If you’ve just come through a divorce, it’s likely that the last thing you want is to talk to another lawyer. But divorce is a major life change that affects both your assets and the configuration of your family. Accordingly, estate planning after divorce needs to be a priority.
In some jurisdictions, like Virginia, a divorce will automatically revoke a bequest to a spouse in a will; in others, including the District of Columbia, a divorce revokes the will altogether, necessitating the drafting of a new will. Maryland law revokes all provisions of a will that relate to a former spouse, unless the divorce decree provides otherwise.
Remember, too, that a will is not the only document in an estate plan. A comprehensive estate plan also includes powers of attorney, advance health care directives, and may include trusts, life insurance, and beneficiary designations on retirement and investment accounts. Even in those jurisdictions in which divorce does limit an ex-spouse’s rights, it is advisable to update all components of your estate plan after divorce to prevent conflict and confusion.
The prospect of estate planning after divorce can be daunting. It helps to have a checklist of items to address. Be sure to bring your divorce decree to your estate planning attorney’s office so that he or she can ensure that your estate plan complies with the terms of your divorce.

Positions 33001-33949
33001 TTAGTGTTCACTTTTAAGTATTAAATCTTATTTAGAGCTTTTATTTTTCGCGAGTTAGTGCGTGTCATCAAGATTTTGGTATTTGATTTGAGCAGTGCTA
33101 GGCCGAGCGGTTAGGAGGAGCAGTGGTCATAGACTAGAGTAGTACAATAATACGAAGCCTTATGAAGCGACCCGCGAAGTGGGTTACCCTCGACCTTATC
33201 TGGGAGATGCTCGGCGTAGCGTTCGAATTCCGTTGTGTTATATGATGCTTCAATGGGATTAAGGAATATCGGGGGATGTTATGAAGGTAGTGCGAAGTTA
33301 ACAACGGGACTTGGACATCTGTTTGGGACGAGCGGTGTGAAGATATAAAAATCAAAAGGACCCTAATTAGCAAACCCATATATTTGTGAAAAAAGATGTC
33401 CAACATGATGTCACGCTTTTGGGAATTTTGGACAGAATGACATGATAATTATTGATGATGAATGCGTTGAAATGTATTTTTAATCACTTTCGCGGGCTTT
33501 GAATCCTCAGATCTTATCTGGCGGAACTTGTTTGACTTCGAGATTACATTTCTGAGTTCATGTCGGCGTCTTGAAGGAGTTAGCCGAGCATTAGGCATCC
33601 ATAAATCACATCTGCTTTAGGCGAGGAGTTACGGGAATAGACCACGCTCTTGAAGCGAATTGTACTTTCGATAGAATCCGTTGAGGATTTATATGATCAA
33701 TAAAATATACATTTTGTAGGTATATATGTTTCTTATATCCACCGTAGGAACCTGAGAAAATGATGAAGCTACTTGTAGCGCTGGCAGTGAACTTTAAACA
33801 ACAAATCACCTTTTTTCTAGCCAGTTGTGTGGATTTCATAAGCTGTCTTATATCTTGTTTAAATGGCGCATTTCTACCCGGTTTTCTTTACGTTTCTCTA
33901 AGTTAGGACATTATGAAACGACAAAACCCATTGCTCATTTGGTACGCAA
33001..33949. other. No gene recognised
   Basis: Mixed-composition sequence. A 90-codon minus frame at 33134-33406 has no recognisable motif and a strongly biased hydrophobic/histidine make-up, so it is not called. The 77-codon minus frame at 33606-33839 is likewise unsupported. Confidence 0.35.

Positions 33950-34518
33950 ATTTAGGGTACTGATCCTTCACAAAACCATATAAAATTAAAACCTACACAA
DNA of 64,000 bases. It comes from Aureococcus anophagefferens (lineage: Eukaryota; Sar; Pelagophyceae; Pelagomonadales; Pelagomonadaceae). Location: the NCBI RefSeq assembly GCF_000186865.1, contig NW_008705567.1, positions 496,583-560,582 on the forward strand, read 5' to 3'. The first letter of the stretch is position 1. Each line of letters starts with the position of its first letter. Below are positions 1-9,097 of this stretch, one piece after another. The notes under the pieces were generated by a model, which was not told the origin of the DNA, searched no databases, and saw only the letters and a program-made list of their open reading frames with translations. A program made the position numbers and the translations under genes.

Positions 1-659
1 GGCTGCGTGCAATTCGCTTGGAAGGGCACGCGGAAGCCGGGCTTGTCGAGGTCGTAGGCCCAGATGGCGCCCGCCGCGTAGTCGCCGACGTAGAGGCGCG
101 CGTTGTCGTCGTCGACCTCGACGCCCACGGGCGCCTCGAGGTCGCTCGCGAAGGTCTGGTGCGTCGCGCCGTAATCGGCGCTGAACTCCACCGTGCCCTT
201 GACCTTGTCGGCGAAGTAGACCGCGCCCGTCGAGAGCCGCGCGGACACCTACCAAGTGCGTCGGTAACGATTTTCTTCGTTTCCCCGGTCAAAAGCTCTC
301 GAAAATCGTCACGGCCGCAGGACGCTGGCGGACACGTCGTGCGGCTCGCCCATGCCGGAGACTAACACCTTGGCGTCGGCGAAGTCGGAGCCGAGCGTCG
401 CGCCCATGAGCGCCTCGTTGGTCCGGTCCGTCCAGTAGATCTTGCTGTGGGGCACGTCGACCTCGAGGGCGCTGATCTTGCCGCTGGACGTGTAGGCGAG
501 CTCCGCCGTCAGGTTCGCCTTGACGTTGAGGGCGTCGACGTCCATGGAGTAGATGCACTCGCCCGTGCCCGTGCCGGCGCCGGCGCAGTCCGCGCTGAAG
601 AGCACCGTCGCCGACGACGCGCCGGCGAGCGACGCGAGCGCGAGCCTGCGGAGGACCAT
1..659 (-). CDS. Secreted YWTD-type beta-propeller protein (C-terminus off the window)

A will, also known as a “last will and testament,” is the basic building block of an estate plan. It identifies, among other things, who you want to serve as executor (personal representative) of your estate, who should serve as your child’s guardian if a parent is not available, and how your property should be distributed after your death.
During your marriage, your will may have left all of your assets to your spouse, and likely named your spouse as personal representative of your estate. After your divorce, you should prepare a new will that names a new personal representative and distributes your assets according to your current wishes. If you still want your ex-spouse to inherit from you, creating a new will dated after your divorce will remove any ambiguity and allow them to do so.
If you want to leave your assets to your children who may still be minors at your death, you should also name an adult to manage their inheritance for them until they become legal adults. (However, since they will be entitled to their full inheritance when they turn 18, you may want to consider creating a trust to protect those assets until they become more mature.)
If you predecease your children’s other parent, the other parent will almost always get custody of the children. However, you should still name a guardian in your will in case the other parent is not available or capable of caring for your children in the event of your death.
A revocable living trust is a common component of many estate plans. A living trust allows you to use, enjoy, and manage trust assets during your life. Upon your death or incapacity, a successor trustee whom you have named takes over managing the trust for the benefit of your named beneficiaries.